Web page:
Criminal Record Statistics That Can Shock You In 2023

Nele van Hout
Nele van Hout

Updated · Jan 12, 2023


Techjury is supported by its audience. When you purchase through links on our site, we may earn an affiliate commission. Learn more.

Most people think of America as a global leader in technology, employment opportunities, and living standards. But did you know that the United States is also the global leader when it comes to incarcerations?

Here are some shocking US criminal record statistics.

Disturbing Criminal Record Statistics

The following are some mind-blowing statistics that you need to know.

  • One in every three US adults has a criminal record.
  • There are 2.3 million people in prison in the US, a 500% increase over the last four decades.
  • 27% of ex-convicts in the US are unemployed.
  • Less than half of all crimes are reported.
  • People of color only make up 37% of the total US population, but 67% of the US prison population.
  • 5.17 million Americans are forbidden to cast their votes in the 2020 election because they have a felony record.
  • The average bail bond in the US is $10,000.

General Criminal Record Statistics

Having a criminal record can do lasting damage to one’s reputation and their ability to find employment. Here are some general criminal record statistics of US citizens.

1. Authorities recorded over 5,334 new convictions in the US in January 2022.

(Source: Trac Reports)

This number is 18.7% higher than the previous month and 39.5% higher than the past year.

2. One in three US adults holds a criminal record.

(Source: NCSL and Forbes)

According to the latest criminal conviction records, over 77 million Americans hold a criminal record, which makes up for roughly one out of every three US adults. Around 10% of them (7.7 million) have been imprisoned at least once in their lifetime. 

3. Only half of the FBI’s criminal records are updated.

(Source: WSJ)

The Federal Bureau of Investigation maintains a nationwide record of any arrests. But just half of those records are up-to-date. Many of them are not removed or updated in the master criminal records databases once cases are thrown out locally.

4. Nearly half of black males have been arrested at least once by age 23.

(Source: University of South Carolina)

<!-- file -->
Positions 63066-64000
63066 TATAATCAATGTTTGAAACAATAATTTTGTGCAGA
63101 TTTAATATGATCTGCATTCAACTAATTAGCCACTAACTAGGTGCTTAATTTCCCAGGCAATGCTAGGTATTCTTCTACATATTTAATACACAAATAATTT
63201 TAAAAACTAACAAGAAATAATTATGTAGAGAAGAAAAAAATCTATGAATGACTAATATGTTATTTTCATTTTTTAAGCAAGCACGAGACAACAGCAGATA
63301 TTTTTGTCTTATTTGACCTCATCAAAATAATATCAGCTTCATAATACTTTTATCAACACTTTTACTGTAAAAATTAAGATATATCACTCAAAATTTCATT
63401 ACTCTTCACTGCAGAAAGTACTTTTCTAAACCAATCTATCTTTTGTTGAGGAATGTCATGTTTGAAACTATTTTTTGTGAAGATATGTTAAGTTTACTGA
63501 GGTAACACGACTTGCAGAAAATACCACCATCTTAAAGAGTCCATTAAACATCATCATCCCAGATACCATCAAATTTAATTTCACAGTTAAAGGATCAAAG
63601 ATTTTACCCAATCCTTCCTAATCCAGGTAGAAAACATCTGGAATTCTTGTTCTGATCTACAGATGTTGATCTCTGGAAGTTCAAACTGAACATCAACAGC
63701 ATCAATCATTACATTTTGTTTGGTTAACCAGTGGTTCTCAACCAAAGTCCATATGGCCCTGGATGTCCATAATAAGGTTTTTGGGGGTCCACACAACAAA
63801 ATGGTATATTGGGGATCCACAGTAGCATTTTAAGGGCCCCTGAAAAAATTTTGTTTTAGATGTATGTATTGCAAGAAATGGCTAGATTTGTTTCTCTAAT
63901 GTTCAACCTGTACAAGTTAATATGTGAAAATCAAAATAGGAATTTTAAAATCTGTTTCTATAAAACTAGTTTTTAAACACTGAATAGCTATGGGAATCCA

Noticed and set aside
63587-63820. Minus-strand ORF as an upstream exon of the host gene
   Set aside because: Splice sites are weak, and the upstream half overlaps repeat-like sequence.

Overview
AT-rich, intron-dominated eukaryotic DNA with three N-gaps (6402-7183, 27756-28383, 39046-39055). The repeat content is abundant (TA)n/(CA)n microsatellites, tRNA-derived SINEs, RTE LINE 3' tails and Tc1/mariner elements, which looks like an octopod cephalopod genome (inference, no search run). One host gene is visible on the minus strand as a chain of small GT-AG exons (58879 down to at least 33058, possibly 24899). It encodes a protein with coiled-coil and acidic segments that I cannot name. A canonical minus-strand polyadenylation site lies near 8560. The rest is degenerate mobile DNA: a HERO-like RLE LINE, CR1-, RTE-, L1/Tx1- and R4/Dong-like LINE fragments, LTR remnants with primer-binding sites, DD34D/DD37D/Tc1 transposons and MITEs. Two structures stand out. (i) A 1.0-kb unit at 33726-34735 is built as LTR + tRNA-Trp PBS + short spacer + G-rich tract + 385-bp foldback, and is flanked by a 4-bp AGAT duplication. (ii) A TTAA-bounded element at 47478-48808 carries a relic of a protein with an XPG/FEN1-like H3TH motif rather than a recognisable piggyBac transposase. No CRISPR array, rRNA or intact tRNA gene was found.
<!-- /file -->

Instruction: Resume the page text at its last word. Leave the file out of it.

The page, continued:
The University of South Carolina put together a study with the data from a 16-year US Bureau of Labor Statistics survey to look at US crime statistics. The research showed that almost half of black American males (49%) were arrested at least once before their 23rd birthday. In comparison, this number was 40% for white males and 44% for Hispanic males.

Crime Statistics by States

Violent crimes affect families, communities, and entire neighborhoods, which can have lasting consequences. The following are some crime statistics by states in the US.

5. Out of all states, Louisiana has the highest number of homicides.

(Source: World Population Review)

US crime statistics show that Louisiana currently has the highest murder rate. It records 14.4 murders per 1000,000 residents. You are twice as likely to witness a murder in Louisiana than anywhere else in the US.

The state with the second-highest murder rate is Alabama. With a record of 12.9 murders per 100,000 residents, it also has the most gun violence.

6. Maine has the lowest violent crime rate in the US.

(Source: Statista)

Looking at the crime rates per state, Maine sees the lowest numbers. The state only has 115.2 crimes per 100,000 inhabitants. Following are New Hampshire and Connecticut, with 152.5 and 183.6 per 100,000 of the population.

7. 1,049 homicides were committed in Texas in 2021.

(Source: The Texan)

Texas authorities recorded a total of 1,049 homicides in 2021. This is an additional 116 victims from 2020s 933 homicides. Houston (475) had the highest number of homicides while Dallas recorded 220 homicides.

Criminal Justice Statistics

The FBI and the Bureau of Justice Statistics (BJS) are the two primary sources of government crime statistics in the United States.

8. Property crime is more common compared to violent crime.

(Source: World Population Review)

Property crime is the most common type of crime. It includes theft, robbery, car and vehicle theft, etc. It is most common in countries like Trinidad and Tobago, El Salvador, and Guyana where tourists are robbed and assaulted.

9. Only 1 in 3 property crimes in the US are reported.